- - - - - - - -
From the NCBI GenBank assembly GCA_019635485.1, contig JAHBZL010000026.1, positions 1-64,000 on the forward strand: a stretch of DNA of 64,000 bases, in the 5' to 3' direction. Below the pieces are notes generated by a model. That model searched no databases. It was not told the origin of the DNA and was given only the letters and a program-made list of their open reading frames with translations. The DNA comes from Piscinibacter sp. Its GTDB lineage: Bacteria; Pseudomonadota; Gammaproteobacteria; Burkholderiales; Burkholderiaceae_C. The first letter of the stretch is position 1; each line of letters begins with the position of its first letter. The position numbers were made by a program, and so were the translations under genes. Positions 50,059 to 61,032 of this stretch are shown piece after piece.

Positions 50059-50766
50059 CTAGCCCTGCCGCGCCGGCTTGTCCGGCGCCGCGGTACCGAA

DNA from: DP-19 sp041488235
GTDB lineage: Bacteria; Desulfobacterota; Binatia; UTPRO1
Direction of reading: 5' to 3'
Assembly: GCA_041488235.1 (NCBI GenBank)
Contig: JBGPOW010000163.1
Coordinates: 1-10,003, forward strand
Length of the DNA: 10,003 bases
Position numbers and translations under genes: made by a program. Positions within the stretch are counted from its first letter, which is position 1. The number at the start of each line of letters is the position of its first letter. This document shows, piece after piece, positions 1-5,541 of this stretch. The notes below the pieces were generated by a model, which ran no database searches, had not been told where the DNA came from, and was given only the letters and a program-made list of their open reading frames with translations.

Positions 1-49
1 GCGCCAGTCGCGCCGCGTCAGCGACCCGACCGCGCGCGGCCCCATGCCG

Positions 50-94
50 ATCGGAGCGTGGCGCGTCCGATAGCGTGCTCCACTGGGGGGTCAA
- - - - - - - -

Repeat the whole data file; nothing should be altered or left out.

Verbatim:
From the NCBI GenBank assembly GCA_019635485.1, contig JAHBZL010000026.1, positions 1-64,000 on the forward strand: a stretch of DNA of 64,000 bases, in the 5' to 3' direction. Below the pieces are notes generated by a model. That model searched no databases. It was not told the origin of the DNA and was given only the letters and a program-made list of their open reading frames with translations. The DNA comes from Piscinibacter sp. Its GTDB lineage: Bacteria; Pseudomonadota; Gammaproteobacteria; Burkholderiales; Burkholderiaceae_C. The first letter of the stretch is position 1; each line of letters begins with the position of its first letter. The position numbers were made by a program, and so were the translations under genes. Positions 50,059 to 61,032 of this stretch are shown piece after piece.

Positions 50059-50766
50059 CTAGCCCTGCCGCGCCGGCTTGTCCGGCGCCGCGGTACCGAA

DNA from: DP-19 sp041488235
GTDB lineage: Bacteria; Desulfobacterota; Binatia; UTPRO1
Direction of reading: 5' to 3'
Assembly: GCA_041488235.1 (NCBI GenBank)
Contig: JBGPOW010000163.1
Coordinates: 1-10,003, forward strand
Length of the DNA: 10,003 bases
Position numbers and translations under genes: made by a program. Positions within the stretch are counted from its first letter, which is position 1. The number at the start of each line of letters is the position of its first letter. This document shows, piece after piece, positions 1-5,541 of this stretch. The notes below the pieces were generated by a model, which ran no database searches, had not been told where the DNA came from, and was given only the letters and a program-made list of their open reading frames with translations.

Positions 1-49
1 GCGCCAGTCGCGCCGCGTCAGCGACCCGACCGCGCGCGGCCCCATGCCG

Positions 50-94
50 ATCGGAGCGTGGCGCGTCCGATAGCGTGCTCCACTGGGGGGTCAA